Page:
When I moved to Washington, DC twenty years ago, I spent every free weekend touring the city. Starting with the monuments to the Smithsonian museums to Georgetown, I then ventured out to Mount Vernon, Alexandria, and Annapolis. But as I became more settled, the sightseeing gave way to rolling my eyes at tourists as I worked my way around them while they stood on the wrong side of the Metro escalators. There were still times when I stopped to admire my city, either while driving visitors around or attending Fourth of July events near the Capitol or Lincoln Memorial. But, increasingly, playing tourist meant getting away from where I live. And then two really interesting experiences came my way.
First, a friend asked me to go on a tour of the gargoyles at the National Cathedral. I had been to the cathedral a few times for Chrismas Eve services, and likely looked up at a gargoyle in passing. But in taking an official tour, I realized there were actually quite a few quirky gargoyles, giving me an entirely new impression of the cathedral. Who knew there was a Darth Vader gargoyle? On the National Cathedral? Where presidents attend services? It sounds crazy, but it came from a competition in the 1980s for kids to design a gargoyle. Now, I can’t drive past the cathedral without thinking, “use the force” (which I know Darth Vader didn’t say, but it’s what pops into my head.)
Recently, knowing that I was trying to improve my photography skills, my sister bought me a gift card to Washington Photo Safari. When I looked over the classes on their website, there were a lot of monument tours, which led me to imagine myself surrounded by tourists and rolling my eyes again. Then I came across a class for a photo tour of Chinatown. When I first arrived in DC, Chinatown was not the safest place for a young co-ed to be hanging out. But it has since transformed into a Times Square-like major hub, with lots of restaurants, shops, bars, and theaters. I have now been there numerous times, but always in a rush to meet friends. I had never taken the time to explore the area.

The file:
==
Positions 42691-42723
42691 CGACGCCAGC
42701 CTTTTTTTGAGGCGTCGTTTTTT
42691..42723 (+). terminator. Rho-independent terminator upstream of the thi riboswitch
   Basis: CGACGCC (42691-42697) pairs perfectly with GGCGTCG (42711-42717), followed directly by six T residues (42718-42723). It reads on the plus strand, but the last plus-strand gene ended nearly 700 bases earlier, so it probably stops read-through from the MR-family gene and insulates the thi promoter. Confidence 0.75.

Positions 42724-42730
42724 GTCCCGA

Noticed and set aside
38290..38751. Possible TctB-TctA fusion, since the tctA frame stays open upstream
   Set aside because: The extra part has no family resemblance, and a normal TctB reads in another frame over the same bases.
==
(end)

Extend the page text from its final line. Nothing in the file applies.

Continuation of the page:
I signed up for the photo safari, and had a lovely afternoon with the instructor and one other student, who also happened to be a local. We walked slowly and stopped to notice details. I was surprised at how many things I had been oblivious to before – like an old clock jutting out from the side of large building – and embarrassed that I had never stopped to look at the Navy Memorial just next to Chinatown. I had always walked right past it on my way to my favorite tea shop (Teaism).
These two rather specific tours of my town made me realize how much there is to offer right where I live. I’m always planning my next big trip. And while I won’t stop trying to fill up my passport any time soon, there are plenty of weekends in between those big trips where I can turn off the DVR and go see where I live. I’m sure there’s something unexpected about where you live, too.
If you’re in Washington, DC and are interested in these tours, please see: Washington Photo Safari